In the future, 2020-21 will stand out as the year that homecare truly shined out. From taking the burden off overtaxed hospital intensive care units by providing around-the-clock clinical care at home, to supporting seniors facing isolation. There have been countless instances over the past year when, care coordination helped optimized resources which resulted in better outcomes as a whole. This proved that, Home Health care services are crucial to bridging these widening gaps between hospitals and patients. Propelled by home health care’s participation at the forefront of the COVID-19 response, is a shot in the arm for providers to continue make quality health care accessible to our communities’ most vulnerable.
Role of HHAs during the Pandemic
Older adults and individuals with underlying chronic health conditions are at greater risk for complications and death from COVID-19, the very population served by Medicare’s home health benefit. This calls for more trained nurses and practitioners to visit patients’ homes, their demand is constantly escalating with passing days. Pandemic has changed home health care forever.
As we are aware, visiting hospitals during the Pandemic days is not a practical solution for senior citizens suffering from different ailments. Patients at home are anxious visiting hospitals due to the situation, and are seeking for Medical aid at the comfort and safety of their homes. Moreover, the Individuals who are just out of hospitals after the COVID-19 treatment are in immediate attention of Home Health care. Home health industry has a big role to play, in caring for the ones out of hospital and for the ones preventing hospitalisation.
Moreover, the agency is concerned about protecting their workforce. During the pandemic, HHAs experienced new, substantial challenges in order to maintain services while keeping clients and aides safe from COVID-19. Specific needs to improve future pandemic resilience include more complete information on the infection status of clients; ready access to affordable PPE; and guidance, tools, and training from government and research agencies that are tailored for the industry and its workforce. The impacts of COVID-19 found in this study highlight the need to incorporate HHAs more fully into future healthcare and public health pandemic planning.
Meeting the Demand
Home health care is becoming one of the leading sources of medical care in these troubled times, with the eminent need to keep the elderly patients out of hospitals, or caring for the ones out of it. The medical attention and care given through Home Health staff is more preferred by the family of patients, as it is, more personal, peaceful and slow paced. This also gives the staff opportunity to connect with the patients personally and comfort them in these difficult times. They need medical attention to keep them afloat. This causes for a significant demand for trained nurses and practitioners across the country.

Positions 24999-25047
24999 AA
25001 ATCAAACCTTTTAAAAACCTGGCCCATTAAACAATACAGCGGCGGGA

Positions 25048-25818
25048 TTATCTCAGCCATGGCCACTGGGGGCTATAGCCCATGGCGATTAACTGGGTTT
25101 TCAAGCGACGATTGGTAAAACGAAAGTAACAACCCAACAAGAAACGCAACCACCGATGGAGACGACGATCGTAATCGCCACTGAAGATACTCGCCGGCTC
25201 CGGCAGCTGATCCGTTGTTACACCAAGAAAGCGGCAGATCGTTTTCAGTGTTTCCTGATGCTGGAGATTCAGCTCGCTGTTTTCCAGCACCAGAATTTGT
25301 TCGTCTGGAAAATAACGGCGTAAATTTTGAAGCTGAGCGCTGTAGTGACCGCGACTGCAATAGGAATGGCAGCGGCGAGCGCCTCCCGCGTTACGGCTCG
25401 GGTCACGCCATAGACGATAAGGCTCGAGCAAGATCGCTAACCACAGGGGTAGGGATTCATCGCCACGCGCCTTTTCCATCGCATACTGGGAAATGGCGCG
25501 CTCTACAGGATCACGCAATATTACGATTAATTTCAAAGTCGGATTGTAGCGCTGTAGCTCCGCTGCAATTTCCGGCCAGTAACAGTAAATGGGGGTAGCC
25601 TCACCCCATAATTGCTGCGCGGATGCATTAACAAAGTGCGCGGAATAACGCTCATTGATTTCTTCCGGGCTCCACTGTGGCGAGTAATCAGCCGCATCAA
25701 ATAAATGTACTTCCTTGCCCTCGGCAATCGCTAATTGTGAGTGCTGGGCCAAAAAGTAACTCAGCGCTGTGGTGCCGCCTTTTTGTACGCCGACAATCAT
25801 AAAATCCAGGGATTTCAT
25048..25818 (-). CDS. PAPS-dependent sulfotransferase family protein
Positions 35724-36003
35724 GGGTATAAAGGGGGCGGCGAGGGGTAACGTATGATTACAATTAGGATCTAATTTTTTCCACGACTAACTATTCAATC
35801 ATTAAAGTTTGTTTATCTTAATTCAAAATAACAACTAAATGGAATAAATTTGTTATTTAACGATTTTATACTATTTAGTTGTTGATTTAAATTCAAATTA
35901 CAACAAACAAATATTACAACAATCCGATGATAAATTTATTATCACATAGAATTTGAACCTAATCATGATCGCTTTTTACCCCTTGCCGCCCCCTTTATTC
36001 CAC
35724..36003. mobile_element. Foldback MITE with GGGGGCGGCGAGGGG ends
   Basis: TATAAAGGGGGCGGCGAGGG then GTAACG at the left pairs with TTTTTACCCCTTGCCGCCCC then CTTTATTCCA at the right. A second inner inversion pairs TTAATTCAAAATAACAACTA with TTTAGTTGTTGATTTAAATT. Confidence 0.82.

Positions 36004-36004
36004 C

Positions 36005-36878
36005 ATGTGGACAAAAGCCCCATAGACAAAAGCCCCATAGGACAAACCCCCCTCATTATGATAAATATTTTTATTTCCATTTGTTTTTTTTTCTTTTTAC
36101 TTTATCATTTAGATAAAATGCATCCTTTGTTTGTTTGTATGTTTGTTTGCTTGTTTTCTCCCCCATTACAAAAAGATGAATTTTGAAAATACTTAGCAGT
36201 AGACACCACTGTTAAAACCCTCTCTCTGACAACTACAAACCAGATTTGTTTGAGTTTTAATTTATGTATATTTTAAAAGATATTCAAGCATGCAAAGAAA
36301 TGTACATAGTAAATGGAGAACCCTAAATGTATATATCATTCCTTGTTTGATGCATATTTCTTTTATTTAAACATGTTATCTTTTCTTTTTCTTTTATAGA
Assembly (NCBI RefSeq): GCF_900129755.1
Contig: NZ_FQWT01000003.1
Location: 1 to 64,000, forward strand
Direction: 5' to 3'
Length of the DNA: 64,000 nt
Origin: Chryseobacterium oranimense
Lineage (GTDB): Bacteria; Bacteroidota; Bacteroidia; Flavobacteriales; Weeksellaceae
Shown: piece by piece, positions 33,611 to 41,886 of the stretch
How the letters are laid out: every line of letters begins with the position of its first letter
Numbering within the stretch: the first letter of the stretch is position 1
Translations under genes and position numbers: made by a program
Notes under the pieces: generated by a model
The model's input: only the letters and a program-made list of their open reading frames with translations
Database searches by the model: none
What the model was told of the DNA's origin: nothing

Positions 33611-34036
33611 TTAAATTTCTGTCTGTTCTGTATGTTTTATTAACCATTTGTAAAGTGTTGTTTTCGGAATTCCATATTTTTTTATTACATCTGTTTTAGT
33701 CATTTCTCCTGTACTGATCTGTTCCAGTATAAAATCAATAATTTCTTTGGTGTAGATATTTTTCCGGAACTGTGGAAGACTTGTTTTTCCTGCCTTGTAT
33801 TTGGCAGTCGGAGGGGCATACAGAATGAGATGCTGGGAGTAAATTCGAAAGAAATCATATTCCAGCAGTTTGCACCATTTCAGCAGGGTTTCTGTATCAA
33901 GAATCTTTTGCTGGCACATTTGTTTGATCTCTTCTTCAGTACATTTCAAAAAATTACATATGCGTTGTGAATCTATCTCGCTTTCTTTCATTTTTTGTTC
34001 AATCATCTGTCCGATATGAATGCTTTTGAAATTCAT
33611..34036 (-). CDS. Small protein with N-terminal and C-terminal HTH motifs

Unfortunately, the demand is met with acute shortage of CNAs, LPS’s, and RNs in this space is witnessed which is alarming due to immense need during these troubled times. The turnover of patients handle by staff has become much higher in number. It leaves no time and zero personal life for overworked and tired and staff of clinicians. The pandemic highlights licensing barriers that predate COVID-19, but many believe it can serve as a wake-up call for state legislatures to address the issue for this crisis and beyond. Already, five states — Colorado, Massachusetts, Nevada, New Jersey and New York — have adapted their licensing guidelines to allow foreign-trained health care workers to lend their lifesaving skills amid pandemic-induced staff shortages.
Here are a few steps necessary for a Home Health agency to follow:
- Maintaining appropriate staffing in healthcare facilities is essential to providing a safe work environment for healthcare personnel (HCP) and safe patient care. As the COVID-19 pandemic progresses, staffing shortages will likely occur due to HCP exposures, illness, or need to care for family members at home.
- Healthcare facilities must be prepared for potential staffing shortages and have plans and processes in place to mitigate these, including communicating with HCP about actions
- Be in communication with local healthcare coalitions, federal, state, and local public health partners (e.g., public health emergency preparedness and response staff) to identify additional HCP (e.g., hiring additional HCP, recruiting retired HCP, using students or volunteers), when needed.
Over the past few years, there has been a steady uptick in the requests for home health care services. As the number of seniors, the number of chronic conditions to be managed, and life expectancy increase, so does the desire to safely age in place. Both the health care industry and the federal and state agencies that oversee the industry’s many moving parts need to recognize the home health care community for what it is: an indispensable service that will make health care as a whole stronger and more resilient.
As we enter our new normal, many Home Health agencies are being praised for their hard-work and determination during this difficult time. Many of them are being rewarded by their local towns, peers, and employers for their commitment with their patients. This sends a message to the medical industry that, becoming a home health care staff has similar recognition to the hospital staff, and probably on a greater level.
The core shift for home health organizations is visible in the overall healthcare industry. Organizations need to move from producing volume to creating value. Across the country, all healthcare disciplines are moving towards value-based care. Home Health caregiver’s appreciation and demand can be, foot in the door to help the shortage of home care nurses nationwide.
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